How DAP Health improves physical wellbeing by addressing oral health
When sitting in Dr. Ryan Yamashiro’s dental chair at DAP Health, Robert Coughlin says he has gotten emotional enough to cry.
Coughlin laughed when asked how many times he had cried in the dental chair.
“I think he knows who I am,” Coughlin said. “I just get so overwhelmed sitting in that chair.”
The emotion Coughlin feels is not fear, apprehension of drillings, or root canals. Living with HIV for decades, Coughlin said his treatments at dentist offices were degrading, whether it was having the room covered in plastic or being refused services when they saw his HIV status.
It is different when Coughlin sees Dr. Yamashiro at DAP Health.
“They just come into the examination room with so much compassion and understanding,” Coughlin says. “I expected to be treated as a pariah with my HIV status as I had been with (past) dentists before. I just get emotional when they treat me with such kindness.” He explains that there is not a hint of judgment anywhere. And because of that he feels cared for.
Coughlin says his oral health was in bad shape when he first came to DAP Health because of years living with addiction. Today, Dr. Yamashiro has Coughlin’s teeth and gums in much better shape.
There have been bumps along the way. During the COVID lockdown, Coughlin broke his dentures. Dr. Yamashiro found a way to see Coughlin, addressing the dentures and working on getting him a new set.
In contrast to Coughlin’s emotional expressions of gratitude, Dr. Yamashiro has a different take. Yamashiro says he is just doing his job.
“It’s a real old-school way of seeing it, but that’s just how I was brought up. I am not trying to get any brownie points or anything like that. I’m just here to do what I’m trained to do,” Yamashiro explains.
Dr. Yamashiro takes an honest approach when talking with his patients because he believes that a patient’s oral health has everything to do with self-care.
It is not unusual to see a new patient 10 times in the same year. “I’ll ask ‘Are you going to keep brushing your teeth after I restore them,’” Yamashiro says. “I just want to know how dedicated they are to helping me because the other 355 days they aren’t in my chair requires them to brush and floss.”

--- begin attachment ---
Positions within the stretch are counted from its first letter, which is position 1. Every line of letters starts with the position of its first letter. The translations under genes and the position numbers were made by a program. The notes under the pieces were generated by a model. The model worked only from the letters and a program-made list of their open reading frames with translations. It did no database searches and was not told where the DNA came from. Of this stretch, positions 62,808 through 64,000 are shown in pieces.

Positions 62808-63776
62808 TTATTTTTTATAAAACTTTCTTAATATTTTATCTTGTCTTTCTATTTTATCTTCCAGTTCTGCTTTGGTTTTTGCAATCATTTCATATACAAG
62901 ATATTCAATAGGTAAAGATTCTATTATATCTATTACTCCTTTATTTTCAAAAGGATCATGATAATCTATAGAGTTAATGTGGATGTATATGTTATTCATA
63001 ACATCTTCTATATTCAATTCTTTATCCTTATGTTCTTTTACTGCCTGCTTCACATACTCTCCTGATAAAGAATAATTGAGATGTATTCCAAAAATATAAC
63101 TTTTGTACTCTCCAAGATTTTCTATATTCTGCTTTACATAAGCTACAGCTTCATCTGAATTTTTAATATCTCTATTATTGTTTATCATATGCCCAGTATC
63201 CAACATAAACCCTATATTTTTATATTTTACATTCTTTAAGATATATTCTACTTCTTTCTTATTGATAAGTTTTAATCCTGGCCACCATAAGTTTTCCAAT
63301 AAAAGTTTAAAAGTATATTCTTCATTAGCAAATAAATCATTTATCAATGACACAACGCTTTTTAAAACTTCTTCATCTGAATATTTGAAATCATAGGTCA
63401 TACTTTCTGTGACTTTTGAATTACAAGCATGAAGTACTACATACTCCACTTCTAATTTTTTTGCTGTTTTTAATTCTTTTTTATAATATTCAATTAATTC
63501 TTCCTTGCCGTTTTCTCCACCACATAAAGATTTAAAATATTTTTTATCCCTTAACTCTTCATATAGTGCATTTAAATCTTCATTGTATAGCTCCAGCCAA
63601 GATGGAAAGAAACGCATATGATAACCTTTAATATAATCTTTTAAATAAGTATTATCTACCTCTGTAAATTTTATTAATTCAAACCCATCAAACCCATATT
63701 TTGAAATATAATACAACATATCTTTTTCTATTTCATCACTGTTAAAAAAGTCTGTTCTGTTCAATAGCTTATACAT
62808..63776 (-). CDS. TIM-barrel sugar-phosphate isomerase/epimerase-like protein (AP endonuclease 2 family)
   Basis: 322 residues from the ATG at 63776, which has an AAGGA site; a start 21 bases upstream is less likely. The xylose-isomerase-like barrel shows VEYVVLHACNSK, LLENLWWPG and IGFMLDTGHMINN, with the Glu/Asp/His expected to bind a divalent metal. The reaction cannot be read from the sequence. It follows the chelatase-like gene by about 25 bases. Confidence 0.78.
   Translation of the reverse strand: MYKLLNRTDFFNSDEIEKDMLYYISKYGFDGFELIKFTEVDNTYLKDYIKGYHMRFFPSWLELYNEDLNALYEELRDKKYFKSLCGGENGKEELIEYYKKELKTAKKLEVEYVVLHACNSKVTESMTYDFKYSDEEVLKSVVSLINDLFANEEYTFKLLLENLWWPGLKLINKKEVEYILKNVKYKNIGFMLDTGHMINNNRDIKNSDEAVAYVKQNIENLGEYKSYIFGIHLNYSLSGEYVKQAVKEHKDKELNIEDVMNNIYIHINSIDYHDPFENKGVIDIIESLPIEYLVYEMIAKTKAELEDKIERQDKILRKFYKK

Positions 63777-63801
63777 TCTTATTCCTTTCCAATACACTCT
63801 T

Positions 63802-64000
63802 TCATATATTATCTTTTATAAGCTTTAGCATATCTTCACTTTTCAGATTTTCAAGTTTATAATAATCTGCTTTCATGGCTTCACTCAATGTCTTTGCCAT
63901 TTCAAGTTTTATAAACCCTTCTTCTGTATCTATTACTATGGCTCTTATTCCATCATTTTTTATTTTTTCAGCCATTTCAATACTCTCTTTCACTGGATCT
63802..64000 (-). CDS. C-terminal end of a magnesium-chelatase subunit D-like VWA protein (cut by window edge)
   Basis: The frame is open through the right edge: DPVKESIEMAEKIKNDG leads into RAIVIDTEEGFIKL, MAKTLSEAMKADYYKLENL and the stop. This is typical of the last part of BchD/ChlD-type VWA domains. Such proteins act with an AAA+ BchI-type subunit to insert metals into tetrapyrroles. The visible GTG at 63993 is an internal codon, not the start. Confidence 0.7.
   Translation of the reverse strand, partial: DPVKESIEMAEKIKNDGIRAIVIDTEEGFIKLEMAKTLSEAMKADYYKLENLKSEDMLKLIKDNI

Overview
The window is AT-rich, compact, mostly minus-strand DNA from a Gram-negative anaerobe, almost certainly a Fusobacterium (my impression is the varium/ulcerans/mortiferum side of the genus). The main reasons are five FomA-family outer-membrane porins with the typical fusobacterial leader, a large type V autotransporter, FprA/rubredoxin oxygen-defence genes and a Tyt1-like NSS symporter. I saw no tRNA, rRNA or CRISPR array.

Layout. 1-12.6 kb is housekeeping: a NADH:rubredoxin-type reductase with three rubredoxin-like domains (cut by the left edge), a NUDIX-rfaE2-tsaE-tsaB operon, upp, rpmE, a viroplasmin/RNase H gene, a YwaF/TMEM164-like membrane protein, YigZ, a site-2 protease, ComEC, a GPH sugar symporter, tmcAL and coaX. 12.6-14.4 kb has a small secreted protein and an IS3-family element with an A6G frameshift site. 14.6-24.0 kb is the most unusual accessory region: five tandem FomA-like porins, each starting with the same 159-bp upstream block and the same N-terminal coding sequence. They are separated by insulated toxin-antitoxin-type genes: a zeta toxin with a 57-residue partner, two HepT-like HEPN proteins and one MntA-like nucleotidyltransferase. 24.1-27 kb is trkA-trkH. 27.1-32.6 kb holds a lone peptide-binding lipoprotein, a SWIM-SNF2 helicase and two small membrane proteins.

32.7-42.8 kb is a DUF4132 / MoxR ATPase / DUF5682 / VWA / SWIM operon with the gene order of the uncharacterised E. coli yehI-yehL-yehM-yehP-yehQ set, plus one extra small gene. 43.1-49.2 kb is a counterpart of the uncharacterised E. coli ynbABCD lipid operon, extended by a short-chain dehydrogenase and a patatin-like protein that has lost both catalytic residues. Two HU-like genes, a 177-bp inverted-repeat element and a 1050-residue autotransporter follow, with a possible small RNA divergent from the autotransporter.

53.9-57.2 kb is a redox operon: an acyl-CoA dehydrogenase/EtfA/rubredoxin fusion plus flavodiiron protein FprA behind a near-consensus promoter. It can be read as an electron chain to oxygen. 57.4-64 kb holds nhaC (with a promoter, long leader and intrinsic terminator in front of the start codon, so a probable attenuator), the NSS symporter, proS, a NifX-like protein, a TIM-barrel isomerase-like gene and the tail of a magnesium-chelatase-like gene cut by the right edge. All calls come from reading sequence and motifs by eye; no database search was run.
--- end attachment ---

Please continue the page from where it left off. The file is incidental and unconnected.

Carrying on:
Yamashiro credits Kimberly Tollison for the dental clinic. Tollison came to DAP Health from a private practice 13 years ago. In 2021, the clinic saw 4,122 visits. The staff consists of two full-time dentists, a full-time hygienist, two full-time receptionists, two registered dental assistants and Tollison, the office manager.
Case managers will screen a patient and complete a dental referral to the clinic as the clinic only takes Medi-Cal (non-HIV) or qualified Ryan White patients. Patients that are not insured can qualify for the sliding scale for discounted services.
Currently, the dental clinic is closed to new patients while DAP Health works on hiring additional dental employees. Prior to COVID, Tollison said there were talks about expanding the service, which would include adding chairs to the current clinic and opening a satellite clinic.
Tollison says she sees firsthand the need for a dental clinic for HIV positive patients.
“It is refreshing to be able to offer much needed dental care to our HIV+ community and also service adults with Medi-Cal,” Tollison said. “In my private practice, our HIV+ patients would experience quite a bit of stigma, and it’s a pleasure to offer dental care at DAP Health in a stigma-free environment.”
While Yamashiro downplays the impact he has on his patients' lives, he does have a simple philosophy to provide care: Treat them as he would treat a family member.